In the decade-and-a-bit since the first Raspberry Pi was launched we’ve seen an explosion of affordable single-board computers (SBCs), but as the prices creep up alongside user expectation and bloat, [Christopher Barnatt] asks where the industry will go next.
The Pi started with an unbeatable offer, $35 got you something similar to the desktop PC you’d had a decade earlier — able to run a Linux desktop on your TV from an SD card. Over the years the boards have become faster and more numerous, but the prices for ARM boards are now only nominally as affordable as they were in 2012, and meanwhile the lower end of x86 computing is now firmly in the same space. He demonstrates how much slower the 2023 Raspberry Pi OS distribution is on an original Pi compared to one of the early pre-Raspbian distros, and identifies in that a gap forming between users. From that he sees those people wanting a desktop heading towards the x86 machines, and the bare-metal makers at the lower end heading for the more powerful microcontrollers which simply weren’t so available a decade ago.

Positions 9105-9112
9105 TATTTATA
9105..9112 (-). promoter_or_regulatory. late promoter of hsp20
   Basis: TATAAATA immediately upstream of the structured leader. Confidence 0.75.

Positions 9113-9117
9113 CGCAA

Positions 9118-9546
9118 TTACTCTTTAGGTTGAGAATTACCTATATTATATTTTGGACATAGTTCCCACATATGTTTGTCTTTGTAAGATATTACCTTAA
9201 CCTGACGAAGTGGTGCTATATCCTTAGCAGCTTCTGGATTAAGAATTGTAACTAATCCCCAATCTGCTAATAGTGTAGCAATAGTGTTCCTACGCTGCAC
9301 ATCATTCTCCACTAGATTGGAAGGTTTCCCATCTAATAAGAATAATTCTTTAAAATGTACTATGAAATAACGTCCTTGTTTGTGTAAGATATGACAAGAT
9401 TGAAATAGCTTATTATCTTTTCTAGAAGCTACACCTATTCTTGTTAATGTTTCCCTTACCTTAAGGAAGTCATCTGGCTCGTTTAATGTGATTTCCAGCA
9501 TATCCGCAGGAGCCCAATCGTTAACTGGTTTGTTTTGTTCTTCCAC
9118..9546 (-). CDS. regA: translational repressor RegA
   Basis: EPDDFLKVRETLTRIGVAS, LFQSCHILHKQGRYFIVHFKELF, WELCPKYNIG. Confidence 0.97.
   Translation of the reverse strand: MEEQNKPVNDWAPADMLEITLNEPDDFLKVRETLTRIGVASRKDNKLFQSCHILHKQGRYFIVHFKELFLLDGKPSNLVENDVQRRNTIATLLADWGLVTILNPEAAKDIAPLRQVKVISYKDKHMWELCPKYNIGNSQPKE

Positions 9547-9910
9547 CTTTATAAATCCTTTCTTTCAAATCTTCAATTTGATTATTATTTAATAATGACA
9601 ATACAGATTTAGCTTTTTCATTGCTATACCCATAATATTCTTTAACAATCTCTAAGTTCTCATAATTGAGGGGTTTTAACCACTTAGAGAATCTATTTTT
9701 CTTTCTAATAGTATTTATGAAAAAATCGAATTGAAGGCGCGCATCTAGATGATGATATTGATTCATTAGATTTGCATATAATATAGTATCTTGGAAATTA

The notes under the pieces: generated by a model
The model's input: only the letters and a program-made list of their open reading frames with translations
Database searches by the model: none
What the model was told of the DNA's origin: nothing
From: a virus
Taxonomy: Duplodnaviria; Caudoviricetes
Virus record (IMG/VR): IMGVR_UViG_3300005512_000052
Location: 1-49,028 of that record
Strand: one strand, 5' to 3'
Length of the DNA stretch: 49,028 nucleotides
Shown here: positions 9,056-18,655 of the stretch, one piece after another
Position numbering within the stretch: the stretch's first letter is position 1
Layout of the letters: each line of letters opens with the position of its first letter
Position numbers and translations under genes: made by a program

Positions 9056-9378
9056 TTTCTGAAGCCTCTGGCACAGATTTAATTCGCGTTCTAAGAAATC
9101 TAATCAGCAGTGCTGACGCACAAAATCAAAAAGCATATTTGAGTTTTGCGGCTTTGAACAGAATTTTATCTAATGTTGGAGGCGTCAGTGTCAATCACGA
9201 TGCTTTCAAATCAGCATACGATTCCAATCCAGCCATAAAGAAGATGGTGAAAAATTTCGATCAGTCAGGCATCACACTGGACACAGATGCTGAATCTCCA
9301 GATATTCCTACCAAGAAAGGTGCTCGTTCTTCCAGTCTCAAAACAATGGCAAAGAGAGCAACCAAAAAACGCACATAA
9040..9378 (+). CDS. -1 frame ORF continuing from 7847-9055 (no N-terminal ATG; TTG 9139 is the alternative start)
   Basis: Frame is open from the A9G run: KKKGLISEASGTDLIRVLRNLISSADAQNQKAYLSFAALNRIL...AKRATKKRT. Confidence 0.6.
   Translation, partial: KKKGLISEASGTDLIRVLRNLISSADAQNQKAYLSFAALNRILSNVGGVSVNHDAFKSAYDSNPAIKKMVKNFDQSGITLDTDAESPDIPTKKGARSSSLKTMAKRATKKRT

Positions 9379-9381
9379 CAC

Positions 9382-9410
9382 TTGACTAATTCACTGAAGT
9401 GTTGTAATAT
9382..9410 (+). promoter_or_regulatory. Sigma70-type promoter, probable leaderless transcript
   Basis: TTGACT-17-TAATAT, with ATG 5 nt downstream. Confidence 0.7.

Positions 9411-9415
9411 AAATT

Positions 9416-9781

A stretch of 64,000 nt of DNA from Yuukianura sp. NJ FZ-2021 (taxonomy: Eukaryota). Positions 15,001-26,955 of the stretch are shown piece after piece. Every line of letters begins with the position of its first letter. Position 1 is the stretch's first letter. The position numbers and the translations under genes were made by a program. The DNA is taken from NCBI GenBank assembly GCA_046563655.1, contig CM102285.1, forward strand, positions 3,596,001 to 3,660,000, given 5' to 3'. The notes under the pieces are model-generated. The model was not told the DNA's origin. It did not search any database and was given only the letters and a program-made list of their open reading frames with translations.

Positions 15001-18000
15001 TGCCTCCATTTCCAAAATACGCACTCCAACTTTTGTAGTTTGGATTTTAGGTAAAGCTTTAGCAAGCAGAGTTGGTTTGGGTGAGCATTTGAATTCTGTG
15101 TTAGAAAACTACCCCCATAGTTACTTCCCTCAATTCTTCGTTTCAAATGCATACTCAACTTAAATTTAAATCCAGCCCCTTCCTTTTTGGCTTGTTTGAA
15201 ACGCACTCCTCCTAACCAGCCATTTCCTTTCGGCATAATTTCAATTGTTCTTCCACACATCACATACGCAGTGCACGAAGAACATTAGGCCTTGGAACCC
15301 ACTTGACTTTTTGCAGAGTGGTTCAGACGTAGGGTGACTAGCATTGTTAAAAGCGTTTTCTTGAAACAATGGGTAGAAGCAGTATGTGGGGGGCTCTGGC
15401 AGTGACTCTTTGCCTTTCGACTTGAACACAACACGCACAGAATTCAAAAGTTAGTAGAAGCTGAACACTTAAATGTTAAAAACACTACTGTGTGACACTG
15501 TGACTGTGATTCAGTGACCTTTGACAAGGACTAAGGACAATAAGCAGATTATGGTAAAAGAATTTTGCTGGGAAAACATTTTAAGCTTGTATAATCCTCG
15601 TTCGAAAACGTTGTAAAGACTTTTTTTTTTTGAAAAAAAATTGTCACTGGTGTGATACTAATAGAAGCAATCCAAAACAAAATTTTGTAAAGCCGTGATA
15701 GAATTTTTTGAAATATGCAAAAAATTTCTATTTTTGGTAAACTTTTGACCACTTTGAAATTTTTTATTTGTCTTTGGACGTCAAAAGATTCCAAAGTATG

We have to admit that we agree with him, as the days when a new Raspberry Pi board was a special step forward rather than just another fast SBC are now probably behind us. In that we think the Pi people are probably also looking beyond their flagship product, as the hugely successful lunches of the RP2040 and the industrial-focused Compute Module 4 have shown.
What do you think about the SBC market? Tell us in the comments.
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